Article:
We estimated, along with the FDA staff, that we were going to target hospitals with a priori historical C-section rate of 25 percent. We agreed that a clinically meaningful change would be about 3 percent either way, so it would go from 25 to 28 or 25 to 22.  With those kinds of changes we estimated we needed about 1800 patients at a 30 percent usage rate, which was on the low end of whatever one expected, and a 75 percent consent rate, which was the experience of the U.S. randomized controlled trial. We thought that somewhere between 3 and 4 studies would take about a year to complete.

            The site criteria included finding a site that was willing and able to provide accurate or variable Caesarean delivery rate for the 12 months prior.  So first we had to find sites with data. Then we had to go in and look at their records and find out whether it was real or not.  And lots of sites fell out, some sites didn't.  But that rate had to be between 20 and 30 percent, preferably higher rather than lower.

            That the site had to promise that their rates were stable, that they didn't fluctuate more than 3 percent per quarter because we wouldn't to avoid the noise situation of wildly fluctuating rates. Not all hospitals had rates by quarter. Some only had by year.  So we didn't want to abandon those general use places that didn't have monthly data.

            That they did at least a 1,000 births a year and that they guaranteed that 75 percent or more of the on-site clinicians would accept training and be willing to use the technology.

            The FDA also imposed additional conditions, and that is that they not be current customers and have no prior experience. Because they didn't want to contaminate it with prior experience.  Sorry. Contaminate the results with prior experience.

            That we had to train them exactly the same way we trained a new customer, so we did.  And that they had a sort of training period or a break-in period, if you will, to gain experience with the technology prior to actually starting the data collection, which it turns out was critically important because none of the three sites came even close to the estimated usage values.

            The first one was Doctor's Medical Center in Modesto, California. That site was started May of 2002. Their historical C-section rate on a basis of 4,000 births was 28 percent.  We were able to record the number of C-sections by month when we started. By the time we started in April of 2002 it was 32 percent, varying between, say, a low of 26 and a high of 33-ish, 32.9.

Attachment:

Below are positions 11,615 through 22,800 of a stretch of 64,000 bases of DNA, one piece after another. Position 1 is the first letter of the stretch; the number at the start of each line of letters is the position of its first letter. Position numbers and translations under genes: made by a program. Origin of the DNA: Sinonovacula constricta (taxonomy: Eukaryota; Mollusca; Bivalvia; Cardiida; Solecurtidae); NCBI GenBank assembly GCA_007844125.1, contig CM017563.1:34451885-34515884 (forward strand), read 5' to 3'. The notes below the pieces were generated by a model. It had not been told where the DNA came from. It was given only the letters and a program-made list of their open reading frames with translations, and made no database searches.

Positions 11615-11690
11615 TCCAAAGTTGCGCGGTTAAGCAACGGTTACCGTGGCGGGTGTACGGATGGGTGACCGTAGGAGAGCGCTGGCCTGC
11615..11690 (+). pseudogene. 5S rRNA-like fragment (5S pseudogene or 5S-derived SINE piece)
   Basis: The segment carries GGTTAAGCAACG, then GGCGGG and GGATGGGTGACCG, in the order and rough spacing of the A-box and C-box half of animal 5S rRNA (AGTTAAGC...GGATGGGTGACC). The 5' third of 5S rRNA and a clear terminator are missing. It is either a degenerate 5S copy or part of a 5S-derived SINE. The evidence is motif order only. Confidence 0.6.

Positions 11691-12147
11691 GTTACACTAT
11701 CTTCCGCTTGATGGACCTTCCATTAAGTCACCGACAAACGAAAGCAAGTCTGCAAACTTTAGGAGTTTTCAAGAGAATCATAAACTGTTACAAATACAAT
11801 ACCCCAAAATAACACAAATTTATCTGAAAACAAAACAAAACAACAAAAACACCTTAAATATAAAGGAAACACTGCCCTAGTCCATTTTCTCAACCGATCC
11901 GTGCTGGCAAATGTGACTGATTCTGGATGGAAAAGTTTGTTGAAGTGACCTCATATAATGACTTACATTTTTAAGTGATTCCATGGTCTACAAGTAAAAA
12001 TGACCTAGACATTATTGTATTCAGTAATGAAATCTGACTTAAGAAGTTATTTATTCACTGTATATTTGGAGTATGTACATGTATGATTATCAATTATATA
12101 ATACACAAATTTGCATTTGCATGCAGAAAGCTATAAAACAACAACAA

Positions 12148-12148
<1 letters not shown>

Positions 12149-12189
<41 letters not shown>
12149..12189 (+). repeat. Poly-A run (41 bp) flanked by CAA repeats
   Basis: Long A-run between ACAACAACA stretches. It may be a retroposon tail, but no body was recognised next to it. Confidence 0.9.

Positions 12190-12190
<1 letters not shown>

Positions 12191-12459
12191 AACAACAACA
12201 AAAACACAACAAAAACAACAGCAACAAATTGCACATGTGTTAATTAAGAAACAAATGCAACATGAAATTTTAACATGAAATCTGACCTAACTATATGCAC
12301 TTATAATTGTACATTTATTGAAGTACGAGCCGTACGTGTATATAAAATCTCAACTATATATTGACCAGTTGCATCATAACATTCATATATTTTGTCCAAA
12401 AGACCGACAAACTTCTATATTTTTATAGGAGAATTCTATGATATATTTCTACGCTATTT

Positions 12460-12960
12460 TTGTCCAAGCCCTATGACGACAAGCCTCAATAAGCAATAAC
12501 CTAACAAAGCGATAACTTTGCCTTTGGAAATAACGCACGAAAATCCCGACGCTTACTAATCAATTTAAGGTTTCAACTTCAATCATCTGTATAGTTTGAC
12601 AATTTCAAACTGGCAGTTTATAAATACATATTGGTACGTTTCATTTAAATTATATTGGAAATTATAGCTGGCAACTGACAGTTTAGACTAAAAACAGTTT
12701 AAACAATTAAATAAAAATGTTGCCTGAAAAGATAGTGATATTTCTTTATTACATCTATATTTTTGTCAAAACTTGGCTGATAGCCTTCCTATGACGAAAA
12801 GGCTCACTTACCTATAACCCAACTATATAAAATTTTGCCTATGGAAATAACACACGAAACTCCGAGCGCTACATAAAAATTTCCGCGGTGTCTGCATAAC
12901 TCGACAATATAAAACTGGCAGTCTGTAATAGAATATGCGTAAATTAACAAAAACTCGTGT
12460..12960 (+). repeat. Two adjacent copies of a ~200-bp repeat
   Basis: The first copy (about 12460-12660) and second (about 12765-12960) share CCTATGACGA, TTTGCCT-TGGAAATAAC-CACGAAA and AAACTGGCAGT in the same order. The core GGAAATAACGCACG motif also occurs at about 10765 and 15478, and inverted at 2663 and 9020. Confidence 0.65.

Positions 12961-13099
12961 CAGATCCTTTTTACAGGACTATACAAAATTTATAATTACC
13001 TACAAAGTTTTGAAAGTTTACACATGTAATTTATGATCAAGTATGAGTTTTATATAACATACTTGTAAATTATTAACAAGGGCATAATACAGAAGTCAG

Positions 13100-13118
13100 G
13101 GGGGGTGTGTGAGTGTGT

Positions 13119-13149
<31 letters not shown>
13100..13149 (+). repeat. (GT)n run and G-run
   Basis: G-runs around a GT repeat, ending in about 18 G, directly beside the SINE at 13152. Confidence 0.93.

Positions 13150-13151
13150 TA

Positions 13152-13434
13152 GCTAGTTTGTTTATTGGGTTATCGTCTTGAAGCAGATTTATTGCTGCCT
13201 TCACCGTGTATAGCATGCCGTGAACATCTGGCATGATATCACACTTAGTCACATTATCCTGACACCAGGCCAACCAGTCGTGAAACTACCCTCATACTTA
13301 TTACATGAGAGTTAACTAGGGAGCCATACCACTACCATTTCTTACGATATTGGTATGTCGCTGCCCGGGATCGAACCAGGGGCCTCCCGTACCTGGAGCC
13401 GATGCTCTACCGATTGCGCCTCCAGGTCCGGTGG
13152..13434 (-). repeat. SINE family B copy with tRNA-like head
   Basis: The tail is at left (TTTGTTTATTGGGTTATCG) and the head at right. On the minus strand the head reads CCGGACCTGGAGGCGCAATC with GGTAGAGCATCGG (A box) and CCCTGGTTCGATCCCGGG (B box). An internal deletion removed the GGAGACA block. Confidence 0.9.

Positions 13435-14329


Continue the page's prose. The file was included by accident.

This column here, the second one from the right, is the number of sensors that they used during that month. And the last column on the left is the sensors per birth.  This is essentially the usage rate. And what you can see here is that their overall usage rate was about 1.3 percent, not close to the 30 percent.

            Sarasota Memorial Hospital in Sarasota, Florida was started in August of '02.  We were able to get monthly data for about 4 or 5 months prior to the actual initiation of that site on August 15th. Their prior historical rate varied between 24 and 28 percent. You can imagine it was difficult to find somebody who had data that showed it was not varying. So this is the best we could do there.

            By the time we started getting data, it had already gone up to 32 percent. And their overall utilization rate was about half percent.

            And by the way, this wasn't exactly uncontrolled general use. They didn't have to pay for the sensors. They were provided free. So there was zero economic barrier at all.

            And finally, Abbington Memorial Hospital from outside of Philadelphia, my old stomping grounds, really showed the same thing.  Their initial rate was about 20.5 percent. Before the technology was introduced it it had gone up to about 24 percent. And their overall utilization rate was one percent.

            So we really have a big problem here. The assumptions upon which the general use study was based just are not true.  First of all, the baseline C-section delivery was not stable year over year, which makes use of historical controls problematic, to say the least.  The rates had increased dramatically prior to the introduction of the technology.

            The usage rate of 30 percent was not even close. The actual usage rate is about one percent in these hospitals.  In our well established customers, those people who continue to order the two sensors per box per month making up the 1,000 or so per month that are shipped, it's actually about 2.8 percent call it 3 percent in round numbers of actual usage.  What that means is that out of every 100 births, 3 of them are monitored. 

            And interestingly, to implicate the introduction of fetal saturation monitoring for that rise in Caesarean Section in those three hospitals, you'd have to have nearly four supplemental -- four extra Caesarean Sections for every monitored patient, which would be a neat trick if you could do it.